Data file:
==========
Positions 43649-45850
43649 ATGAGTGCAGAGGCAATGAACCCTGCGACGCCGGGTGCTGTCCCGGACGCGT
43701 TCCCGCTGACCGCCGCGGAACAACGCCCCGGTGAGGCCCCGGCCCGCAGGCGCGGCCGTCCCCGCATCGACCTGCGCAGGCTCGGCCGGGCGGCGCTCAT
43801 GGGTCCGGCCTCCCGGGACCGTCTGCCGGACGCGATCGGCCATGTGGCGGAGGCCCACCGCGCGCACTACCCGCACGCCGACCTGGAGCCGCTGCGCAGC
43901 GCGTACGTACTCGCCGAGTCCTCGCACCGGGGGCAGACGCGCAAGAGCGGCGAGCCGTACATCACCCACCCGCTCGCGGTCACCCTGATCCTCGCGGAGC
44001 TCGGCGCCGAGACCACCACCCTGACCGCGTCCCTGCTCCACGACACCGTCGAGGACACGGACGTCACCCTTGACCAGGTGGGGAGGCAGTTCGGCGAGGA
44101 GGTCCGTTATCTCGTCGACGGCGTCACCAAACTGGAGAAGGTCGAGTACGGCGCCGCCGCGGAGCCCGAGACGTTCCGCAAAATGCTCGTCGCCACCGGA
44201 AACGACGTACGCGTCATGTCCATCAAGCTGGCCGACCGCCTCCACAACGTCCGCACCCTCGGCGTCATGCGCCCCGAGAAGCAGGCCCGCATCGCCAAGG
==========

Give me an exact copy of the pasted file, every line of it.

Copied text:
Positions 43649-45850
43649 ATGAGTGCAGAGGCAATGAACCCTGCGACGCCGGGTGCTGTCCCGGACGCGT
43701 TCCCGCTGACCGCCGCGGAACAACGCCCCGGTGAGGCCCCGGCCCGCAGGCGCGGCCGTCCCCGCATCGACCTGCGCAGGCTCGGCCGGGCGGCGCTCAT
43801 GGGTCCGGCCTCCCGGGACCGTCTGCCGGACGCGATCGGCCATGTGGCGGAGGCCCACCGCGCGCACTACCCGCACGCCGACCTGGAGCCGCTGCGCAGC
43901 GCGTACGTACTCGCCGAGTCCTCGCACCGGGGGCAGACGCGCAAGAGCGGCGAGCCGTACATCACCCACCCGCTCGCGGTCACCCTGATCCTCGCGGAGC
44001 TCGGCGCCGAGACCACCACCCTGACCGCGTCCCTGCTCCACGACACCGTCGAGGACACGGACGTCACCCTTGACCAGGTGGGGAGGCAGTTCGGCGAGGA
44101 GGTCCGTTATCTCGTCGACGGCGTCACCAAACTGGAGAAGGTCGAGTACGGCGCCGCCGCGGAGCCCGAGACGTTCCGCAAAATGCTCGTCGCCACCGGA
44201 AACGACGTACGCGTCATGTCCATCAAGCTGGCCGACCGCCTCCACAACGTCCGCACCCTCGGCGTCATGCGCCCCGAGAAGCAGGCCCGCATCGCCAAGG